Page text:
Ann Allergy Asthma Immunol 2015 May;114(5):370-3. Epub 2015 Mar 12 doi: 10.1016/j.anai.2015.02.010. [Epub ahead of print] PMID: 25771154
Martineau AR, MacLaughlin BD, Hooper RL, Barnes NC, Jolliffe DA, Greiller CL, Kilpin K, McLaughlin D, Fletcher G, Mein CA, Hoti M, Walton R, Grigg J, Timms PM, Rajakulasingam RK, Bhowmik A, Rowe M, Venton TR, Choudhury AB, Simcock DE, Sadique Z, Monteiro WR, Corrigan CJ, Hawrylowicz CM, Griffiths CJ
Thorax 2015 May;70(5):451-7. Epub 2015 Feb 27 doi: 10.1136/thoraxjnl-2014-206449. [Epub ahead of print] PMID: 25724847
Barochia AV, Kaler M, Cuento RA, Gordon EM, Weir NA, Sampson M, Fontana JR, MacDonald S, Moss J, Manganiello V, Remaley AT, Levine SJ
Am J Respir Crit Care Med 2015 May 1;191(9):990-1000. doi: 10.1164/rccm.201411-1990OC. PMID: 25692941Free PMC Article
Szefler SJ
J Allergy Clin Immunol 2015 Mar;135(3):644-52. Epub 2015 Jan 30 doi: 10.1016/j.jaci.2014.12.1921. [Epub ahead of print] PMID: 25649079
O'Neill S, Sweeney J, Patterson CC, Menzies-Gow A, Niven R, Mansur AH, Bucknall C, Chaudhuri R, Thomson NC, Brightling CE, O'Neill C, Heaney LG; British Thoracic Society Difficult Asthma Network
Thorax 2015 Apr;70(4):376-8. Epub 2014 Jun 10 doi: 10.1136/thoraxjnl-2013-204114. [Epub ahead of print] PMID: 24917087

Clinical prediction guides

Martineau AR, MacLaughlin BD, Hooper RL, Barnes NC, Jolliffe DA, Greiller CL, Kilpin K, McLaughlin D, Fletcher G, Mein CA, Hoti M, Walton R, Grigg J, Timms PM, Rajakulasingam RK, Bhowmik A, Rowe M, Venton TR, Choudhury AB, Simcock DE, Sadique Z, Monteiro WR, Corrigan CJ, Hawrylowicz CM, Griffiths CJ
Thorax 2015 May;70(5):451-7. Epub 2015 Feb 27 doi: 10.1136/thoraxjnl-2014-206449. [Epub ahead of print] PMID: 25724847
Barochia AV, Kaler M, Cuento RA, Gordon EM, Weir NA, Sampson M, Fontana JR, MacDonald S, Moss J, Manganiello V, Remaley AT, Levine SJ
Am J Respir Crit Care Med 2015 May 1;191(9):990-1000. doi: 10.1164/rccm.201411-1990OC. PMID: 25692941Free PMC Article
Honkoop PJ, Loijmans RJ, Termeer EH, Snoeck-Stroband JB, van den Hout WB, Bakker MJ, Assendelft WJ, ter Riet G, Sterk PJ, Schermer TR, Sont JK; Asthma Control Cost-Utility Randomized Trial Evaluation (ACCURATE) Study Group
J Allergy Clin Immunol 2015 Mar;135(3):682-8.e11. Epub 2014 Aug 28 doi: 10.1016/j.jaci.2014.07.016. [Epub ahead of print] PMID: 25174865
American Lung Association–Asthma Clinical Research Centers' Writing Committee, Dixon AE, Castro M, Cohen RI, Gerald LB, Holbrook JT, Irvin CG, Mohapatra S, Peters SP, Rayapudi S, Sugar EA, Wise RA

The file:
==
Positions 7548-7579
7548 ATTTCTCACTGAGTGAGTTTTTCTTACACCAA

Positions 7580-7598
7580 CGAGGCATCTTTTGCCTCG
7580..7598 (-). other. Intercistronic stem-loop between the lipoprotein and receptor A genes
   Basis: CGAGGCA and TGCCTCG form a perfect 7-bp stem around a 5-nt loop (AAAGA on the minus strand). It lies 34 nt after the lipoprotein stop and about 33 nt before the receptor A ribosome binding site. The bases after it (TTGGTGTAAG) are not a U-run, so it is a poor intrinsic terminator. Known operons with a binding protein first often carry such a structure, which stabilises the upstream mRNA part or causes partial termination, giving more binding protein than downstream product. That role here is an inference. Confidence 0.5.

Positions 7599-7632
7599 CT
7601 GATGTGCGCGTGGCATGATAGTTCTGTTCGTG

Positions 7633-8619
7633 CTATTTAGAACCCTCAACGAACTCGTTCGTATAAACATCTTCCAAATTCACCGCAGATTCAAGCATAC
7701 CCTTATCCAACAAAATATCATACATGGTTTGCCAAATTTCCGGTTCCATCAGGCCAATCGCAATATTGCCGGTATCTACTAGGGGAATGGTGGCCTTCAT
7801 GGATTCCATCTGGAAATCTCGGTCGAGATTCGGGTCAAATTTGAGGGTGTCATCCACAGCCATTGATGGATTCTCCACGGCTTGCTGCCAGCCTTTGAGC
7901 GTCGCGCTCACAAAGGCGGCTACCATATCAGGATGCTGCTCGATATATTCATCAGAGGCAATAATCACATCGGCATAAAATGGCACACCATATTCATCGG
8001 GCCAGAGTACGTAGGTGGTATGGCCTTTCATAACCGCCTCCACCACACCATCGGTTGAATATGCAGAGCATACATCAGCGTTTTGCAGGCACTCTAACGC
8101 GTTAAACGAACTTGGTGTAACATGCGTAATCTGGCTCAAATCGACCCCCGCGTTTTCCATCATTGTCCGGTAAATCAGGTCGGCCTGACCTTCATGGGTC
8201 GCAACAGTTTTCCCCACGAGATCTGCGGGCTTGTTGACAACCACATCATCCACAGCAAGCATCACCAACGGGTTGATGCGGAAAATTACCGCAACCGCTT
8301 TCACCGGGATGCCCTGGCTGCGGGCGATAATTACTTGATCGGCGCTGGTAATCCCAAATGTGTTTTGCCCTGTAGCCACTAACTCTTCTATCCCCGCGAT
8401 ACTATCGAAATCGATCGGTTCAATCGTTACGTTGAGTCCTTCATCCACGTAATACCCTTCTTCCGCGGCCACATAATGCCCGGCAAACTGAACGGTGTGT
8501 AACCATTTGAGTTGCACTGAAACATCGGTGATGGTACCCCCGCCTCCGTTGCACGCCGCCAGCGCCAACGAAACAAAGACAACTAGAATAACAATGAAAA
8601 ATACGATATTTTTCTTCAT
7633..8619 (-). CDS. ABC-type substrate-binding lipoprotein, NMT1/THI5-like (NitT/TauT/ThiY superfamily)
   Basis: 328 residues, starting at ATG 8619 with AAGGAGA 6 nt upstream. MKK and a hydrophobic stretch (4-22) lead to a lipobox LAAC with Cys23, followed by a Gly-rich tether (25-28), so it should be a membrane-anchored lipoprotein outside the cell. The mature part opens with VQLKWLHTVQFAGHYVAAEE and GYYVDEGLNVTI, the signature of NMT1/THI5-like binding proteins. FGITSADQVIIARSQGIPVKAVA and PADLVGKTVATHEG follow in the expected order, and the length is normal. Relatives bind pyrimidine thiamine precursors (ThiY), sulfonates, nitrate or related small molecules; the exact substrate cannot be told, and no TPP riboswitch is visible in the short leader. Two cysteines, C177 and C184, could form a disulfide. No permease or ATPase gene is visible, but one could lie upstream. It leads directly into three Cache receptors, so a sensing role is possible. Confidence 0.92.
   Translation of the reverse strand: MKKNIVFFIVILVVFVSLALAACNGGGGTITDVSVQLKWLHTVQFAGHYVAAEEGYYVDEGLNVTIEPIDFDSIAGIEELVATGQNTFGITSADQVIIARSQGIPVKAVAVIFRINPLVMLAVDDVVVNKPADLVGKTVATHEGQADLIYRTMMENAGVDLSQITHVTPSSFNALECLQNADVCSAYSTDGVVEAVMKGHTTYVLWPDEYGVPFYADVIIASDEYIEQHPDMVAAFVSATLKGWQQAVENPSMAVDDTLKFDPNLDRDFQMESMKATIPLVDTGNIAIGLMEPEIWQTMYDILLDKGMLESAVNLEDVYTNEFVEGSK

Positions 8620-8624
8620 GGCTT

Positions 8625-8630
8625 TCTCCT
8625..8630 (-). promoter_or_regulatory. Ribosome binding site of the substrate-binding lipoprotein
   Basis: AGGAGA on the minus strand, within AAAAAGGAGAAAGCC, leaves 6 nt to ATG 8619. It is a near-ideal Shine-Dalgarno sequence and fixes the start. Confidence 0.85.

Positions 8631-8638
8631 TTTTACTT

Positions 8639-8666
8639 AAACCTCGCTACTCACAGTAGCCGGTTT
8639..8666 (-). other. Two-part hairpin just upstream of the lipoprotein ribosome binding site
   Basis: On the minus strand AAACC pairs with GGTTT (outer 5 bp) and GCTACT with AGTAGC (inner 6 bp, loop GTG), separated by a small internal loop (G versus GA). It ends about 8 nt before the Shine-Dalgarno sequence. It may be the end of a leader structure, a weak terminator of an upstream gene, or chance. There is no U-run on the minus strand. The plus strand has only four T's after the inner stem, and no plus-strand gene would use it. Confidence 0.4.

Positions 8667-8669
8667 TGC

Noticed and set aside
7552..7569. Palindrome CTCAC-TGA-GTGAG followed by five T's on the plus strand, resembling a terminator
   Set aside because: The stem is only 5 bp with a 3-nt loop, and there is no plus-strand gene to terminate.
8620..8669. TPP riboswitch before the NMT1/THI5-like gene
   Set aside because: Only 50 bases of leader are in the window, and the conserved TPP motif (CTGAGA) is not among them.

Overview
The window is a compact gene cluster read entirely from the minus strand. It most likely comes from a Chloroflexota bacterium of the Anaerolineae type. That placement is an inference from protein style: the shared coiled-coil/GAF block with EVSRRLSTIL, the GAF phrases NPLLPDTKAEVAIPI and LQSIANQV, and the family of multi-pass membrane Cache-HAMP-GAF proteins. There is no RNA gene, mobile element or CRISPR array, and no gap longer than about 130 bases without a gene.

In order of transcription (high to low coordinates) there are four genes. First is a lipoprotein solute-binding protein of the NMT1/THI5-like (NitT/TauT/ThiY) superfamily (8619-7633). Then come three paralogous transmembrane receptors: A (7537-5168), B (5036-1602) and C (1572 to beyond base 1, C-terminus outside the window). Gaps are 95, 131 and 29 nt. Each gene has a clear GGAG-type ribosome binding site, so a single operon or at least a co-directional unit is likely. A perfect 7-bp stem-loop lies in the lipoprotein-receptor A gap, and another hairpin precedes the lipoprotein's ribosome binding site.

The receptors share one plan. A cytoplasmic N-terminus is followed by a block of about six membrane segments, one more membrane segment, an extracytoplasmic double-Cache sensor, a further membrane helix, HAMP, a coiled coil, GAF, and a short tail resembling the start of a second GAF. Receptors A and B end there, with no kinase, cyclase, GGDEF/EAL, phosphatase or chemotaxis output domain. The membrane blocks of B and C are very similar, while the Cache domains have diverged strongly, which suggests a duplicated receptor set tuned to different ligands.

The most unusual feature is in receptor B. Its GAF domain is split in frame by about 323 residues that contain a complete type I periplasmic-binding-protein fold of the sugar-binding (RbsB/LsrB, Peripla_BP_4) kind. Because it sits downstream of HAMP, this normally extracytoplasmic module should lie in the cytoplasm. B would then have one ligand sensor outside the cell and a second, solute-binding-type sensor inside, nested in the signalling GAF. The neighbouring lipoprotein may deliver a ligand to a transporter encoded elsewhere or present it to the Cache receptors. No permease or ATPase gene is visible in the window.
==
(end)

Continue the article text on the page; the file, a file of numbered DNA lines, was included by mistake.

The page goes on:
J Allergy Clin Immunol 2015 Mar;135(3):701-9.e5. Epub 2014 Aug 28 doi: 10.1016/j.jaci.2014.06.038. [Epub ahead of print] PMID: 25174863Free PMC Article
O'Neill S, Sweeney J, Patterson CC, Menzies-Gow A, Niven R, Mansur AH, Bucknall C, Chaudhuri R, Thomson NC, Brightling CE, O'Neill C, Heaney LG; British Thoracic Society Difficult Asthma Network
Thorax 2015 Apr;70(4):376-8. Epub 2014 Jun 10 doi: 10.1136/thoraxjnl-2013-204114. [Epub ahead of print] PMID: 24917087

Recent systematic reviews

Brigham EP, Kolahdooz F, Hansel N, Breysse PN, Davis M, Sharma S, Matsui EC, Diette G, McCormack MC
Ann Allergy Asthma Immunol 2015 Apr;114(4):273-80. Epub 2014 Dec 15 doi: 10.1016/j.anai.2014.11.003. [Epub ahead of print] PMID: 25524748
Huang L, Chen Q, Zhao Y, Wang W, Fang F, Bao Y
J Asthma 2015 Feb;52(1):16-25. Epub 2014 Aug 27 doi: 10.3109/02770903.2014.952435. [Epub ahead of print] PMID: 25162303
Sharpe RA, Bearman N, Thornton CR, Husk K, Osborne NJ
J Allergy Clin Immunol 2015 Jan;135(1):110-22. Epub 2014 Aug 23 doi: 10.1016/j.jaci.2014.07.002. [Epub ahead of print] PMID: 25159468
Huang Y, Zhang Y, Sun W, Germ K, Jiang Y, Guo W, Xu C, Li C
J Asthma 2014 Dec;51(10):1014-21. Epub 2014 Aug 26 doi: 10.3109/02770903.2014.941473. [Epub ahead of print] PMID: 24995662
Johansen T, Johansen P, Dahl R
J Asthma 2014 Nov;51(9):974-81. Epub 2014 Jul 18 doi: 10.3109/02770903.2014.936066. [Epub ahead of print] PMID: 24945942

Supplemental Content

Table of contents

    Consumer resources

    Medical Encyclopedia

    Outreach and support

    Clinical Trials

    Recent activity

    Your browsing activity is empty.

    Activity recording is turned off.

    Turn recording back on

    See more...